CrimeTracker 10: Program Cracks Down On Kids Skipping School
If you're school-age and out on the streets instead of in the classroom during school hours, you may find yourself in the back of a police cruiser.
The officer will either take you back to your school or to the truancy center at the YMCA on Long Street.
“Parents are not happy. We're usually contacting them at work, explaining that you need to come pick-up your son at the YMCA downtown,” said Don Heard.
Don Heard runs the truancy program at the YMCA. He makes a couple thousand of those phone calls every school year to parents.
“A lot of students are suspended from school and haven't told their parents. There are a significant number of kids who are committing crimes during the day, selling drugs, smoking weed,” added Heard.
Getting the kids off the streets can keep them away from trouble. Besides Columbus, there are kids from suburban districts who have been caught playing hooky.
They'll spend no idle time at the center. They get on-the-spot counseling, a conversation about the importance of being in school and help with whatever school work they were supposed to be doing but didn't.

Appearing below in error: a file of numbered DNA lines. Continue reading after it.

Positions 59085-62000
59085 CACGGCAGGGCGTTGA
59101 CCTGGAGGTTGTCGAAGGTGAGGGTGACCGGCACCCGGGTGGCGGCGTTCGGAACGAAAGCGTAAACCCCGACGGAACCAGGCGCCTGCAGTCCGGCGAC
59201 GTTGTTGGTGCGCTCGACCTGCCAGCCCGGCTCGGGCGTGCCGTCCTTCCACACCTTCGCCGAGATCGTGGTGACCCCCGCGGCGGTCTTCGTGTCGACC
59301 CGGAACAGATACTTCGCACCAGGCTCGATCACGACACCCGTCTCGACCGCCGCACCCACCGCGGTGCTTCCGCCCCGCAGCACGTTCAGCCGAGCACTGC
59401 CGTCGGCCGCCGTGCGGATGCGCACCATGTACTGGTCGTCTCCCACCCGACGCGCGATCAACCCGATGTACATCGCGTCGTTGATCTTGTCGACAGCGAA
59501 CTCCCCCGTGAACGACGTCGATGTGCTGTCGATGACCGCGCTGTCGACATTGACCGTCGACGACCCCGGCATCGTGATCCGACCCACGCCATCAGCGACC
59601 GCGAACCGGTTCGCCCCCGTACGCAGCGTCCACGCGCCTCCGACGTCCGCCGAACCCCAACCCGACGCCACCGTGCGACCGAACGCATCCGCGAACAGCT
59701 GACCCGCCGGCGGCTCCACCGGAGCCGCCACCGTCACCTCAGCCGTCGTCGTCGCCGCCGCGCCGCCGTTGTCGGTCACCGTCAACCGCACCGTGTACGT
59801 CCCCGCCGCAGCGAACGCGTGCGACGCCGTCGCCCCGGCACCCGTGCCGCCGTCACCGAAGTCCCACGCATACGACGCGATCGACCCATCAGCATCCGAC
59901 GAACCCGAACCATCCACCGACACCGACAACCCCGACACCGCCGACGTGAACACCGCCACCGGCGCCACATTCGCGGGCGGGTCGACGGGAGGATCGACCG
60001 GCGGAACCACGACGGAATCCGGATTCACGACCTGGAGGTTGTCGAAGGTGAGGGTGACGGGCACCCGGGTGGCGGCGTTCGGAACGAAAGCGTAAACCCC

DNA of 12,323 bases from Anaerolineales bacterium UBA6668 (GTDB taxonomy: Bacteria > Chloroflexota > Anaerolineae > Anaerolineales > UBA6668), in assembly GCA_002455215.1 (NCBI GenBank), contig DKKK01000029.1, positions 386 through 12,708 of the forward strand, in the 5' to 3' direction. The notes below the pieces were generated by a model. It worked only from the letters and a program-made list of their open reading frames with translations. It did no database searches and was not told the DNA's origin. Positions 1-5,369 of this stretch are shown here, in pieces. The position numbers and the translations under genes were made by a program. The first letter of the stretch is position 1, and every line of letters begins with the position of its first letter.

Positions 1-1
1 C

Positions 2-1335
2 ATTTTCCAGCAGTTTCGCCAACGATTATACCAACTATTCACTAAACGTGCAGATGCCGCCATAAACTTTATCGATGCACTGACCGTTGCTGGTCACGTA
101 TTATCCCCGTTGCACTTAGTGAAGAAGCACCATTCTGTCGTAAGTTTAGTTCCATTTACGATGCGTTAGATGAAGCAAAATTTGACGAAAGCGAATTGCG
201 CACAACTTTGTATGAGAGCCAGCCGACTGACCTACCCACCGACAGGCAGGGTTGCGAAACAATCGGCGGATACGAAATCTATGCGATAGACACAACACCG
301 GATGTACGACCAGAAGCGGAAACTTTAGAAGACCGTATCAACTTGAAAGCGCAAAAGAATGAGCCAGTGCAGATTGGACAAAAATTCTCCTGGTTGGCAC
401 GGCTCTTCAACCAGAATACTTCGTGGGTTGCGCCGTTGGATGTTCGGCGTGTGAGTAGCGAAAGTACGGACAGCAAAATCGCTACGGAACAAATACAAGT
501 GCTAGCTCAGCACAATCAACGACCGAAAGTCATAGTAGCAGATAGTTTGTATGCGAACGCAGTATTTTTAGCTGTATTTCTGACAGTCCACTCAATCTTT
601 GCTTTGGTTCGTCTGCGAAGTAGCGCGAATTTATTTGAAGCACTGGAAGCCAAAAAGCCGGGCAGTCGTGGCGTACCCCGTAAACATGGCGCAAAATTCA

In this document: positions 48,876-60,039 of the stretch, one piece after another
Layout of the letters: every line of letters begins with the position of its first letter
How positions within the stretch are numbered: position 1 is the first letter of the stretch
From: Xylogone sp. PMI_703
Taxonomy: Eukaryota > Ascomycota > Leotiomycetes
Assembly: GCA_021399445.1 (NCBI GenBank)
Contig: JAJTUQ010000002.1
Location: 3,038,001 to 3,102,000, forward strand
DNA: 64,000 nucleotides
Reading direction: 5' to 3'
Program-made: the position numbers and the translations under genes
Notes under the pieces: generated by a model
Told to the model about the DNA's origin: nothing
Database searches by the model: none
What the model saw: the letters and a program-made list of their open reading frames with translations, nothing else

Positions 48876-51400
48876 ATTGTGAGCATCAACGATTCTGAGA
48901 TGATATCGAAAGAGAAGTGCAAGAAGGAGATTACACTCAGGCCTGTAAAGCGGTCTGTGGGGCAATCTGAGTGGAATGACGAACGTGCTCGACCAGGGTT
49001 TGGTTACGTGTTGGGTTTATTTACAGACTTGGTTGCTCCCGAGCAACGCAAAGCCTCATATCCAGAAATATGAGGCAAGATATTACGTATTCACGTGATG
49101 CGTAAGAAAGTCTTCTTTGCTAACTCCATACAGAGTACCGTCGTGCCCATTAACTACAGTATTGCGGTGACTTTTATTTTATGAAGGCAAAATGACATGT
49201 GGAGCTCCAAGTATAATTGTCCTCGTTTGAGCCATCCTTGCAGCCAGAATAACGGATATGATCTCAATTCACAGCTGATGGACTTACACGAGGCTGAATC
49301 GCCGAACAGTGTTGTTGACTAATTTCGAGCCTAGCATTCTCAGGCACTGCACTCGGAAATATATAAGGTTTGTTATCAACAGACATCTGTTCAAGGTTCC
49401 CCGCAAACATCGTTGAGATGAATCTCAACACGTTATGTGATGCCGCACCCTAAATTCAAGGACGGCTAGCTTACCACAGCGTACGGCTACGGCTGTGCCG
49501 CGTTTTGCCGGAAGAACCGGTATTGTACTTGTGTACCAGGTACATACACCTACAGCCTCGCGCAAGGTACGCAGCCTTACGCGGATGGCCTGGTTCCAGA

“Twenty-eight percent of students that come to the center are repeaters.”
Some kids may spend up to a week at the truancy center if they're serving an in-school suspension. Buses transport them there and back from their home school.
Heard refuses to call them “at-risk kids.” He says the dangers present in every community today, makes a lot of kids "at-risk."
“We didn't have to deal with cellphones and texting and sexting and internet. All we had to work with was the bad guy down the street that was giving us negative influence and our parents were telling us just to stay away from him, and most of the time that worked.”
Students truant from Columbus schools are also required to attend a three-hour evening workshop with their parents.
“And the parents leave with an understanding that if my kid gets picked up the third time, there could be some court intervention,” added Heard.
Columbus City Council just approved $125,000 to fund the program for the next school year. The city is also working to open another truancy center on the west side to compliment the program at the Y, and another location in east Columbus.